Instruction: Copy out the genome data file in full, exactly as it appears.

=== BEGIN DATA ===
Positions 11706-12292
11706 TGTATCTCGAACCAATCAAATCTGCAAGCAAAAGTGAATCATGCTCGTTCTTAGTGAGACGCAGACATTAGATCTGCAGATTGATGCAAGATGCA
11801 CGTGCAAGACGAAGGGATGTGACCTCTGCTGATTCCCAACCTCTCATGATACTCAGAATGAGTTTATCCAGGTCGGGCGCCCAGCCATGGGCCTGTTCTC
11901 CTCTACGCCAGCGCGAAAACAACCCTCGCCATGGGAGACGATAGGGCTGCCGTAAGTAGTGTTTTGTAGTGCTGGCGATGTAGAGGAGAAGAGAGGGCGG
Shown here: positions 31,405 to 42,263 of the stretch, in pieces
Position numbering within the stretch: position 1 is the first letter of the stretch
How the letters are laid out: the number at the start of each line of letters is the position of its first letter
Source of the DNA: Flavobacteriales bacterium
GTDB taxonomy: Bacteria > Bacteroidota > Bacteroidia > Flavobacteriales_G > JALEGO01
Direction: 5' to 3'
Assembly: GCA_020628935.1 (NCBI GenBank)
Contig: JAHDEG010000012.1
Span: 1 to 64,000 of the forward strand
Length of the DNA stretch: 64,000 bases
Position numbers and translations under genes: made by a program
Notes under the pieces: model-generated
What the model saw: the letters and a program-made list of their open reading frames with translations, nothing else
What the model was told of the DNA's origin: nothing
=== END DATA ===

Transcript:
Positions 11706-12292
11706 TGTATCTCGAACCAATCAAATCTGCAAGCAAAAGTGAATCATGCTCGTTCTTAGTGAGACGCAGACATTAGATCTGCAGATTGATGCAAGATGCA
11801 CGTGCAAGACGAAGGGATGTGACCTCTGCTGATTCCCAACCTCTCATGATACTCAGAATGAGTTTATCCAGGTCGGGCGCCCAGCCATGGGCCTGTTCTC
11901 CTCTACGCCAGCGCGAAAACAACCCTCGCCATGGGAGACGATAGGGCTGCCGTAAGTAGTGTTTTGTAGTGCTGGCGATGTAGAGGAGAAGAGAGGGCGG
Shown here: positions 31,405 to 42,263 of the stretch, in pieces
Position numbering within the stretch: position 1 is the first letter of the stretch
How the letters are laid out: the number at the start of each line of letters is the position of its first letter
Source of the DNA: Flavobacteriales bacterium
GTDB taxonomy: Bacteria > Bacteroidota > Bacteroidia > Flavobacteriales_G > JALEGO01
Direction: 5' to 3'
Assembly: GCA_020628935.1 (NCBI GenBank)
Contig: JAHDEG010000012.1
Span: 1 to 64,000 of the forward strand
Length of the DNA stretch: 64,000 bases
Position numbers and translations under genes: made by a program
Notes under the pieces: model-generated
What the model saw: the letters and a program-made list of their open reading frames with translations, nothing else
What the model was told of the DNA's origin: nothing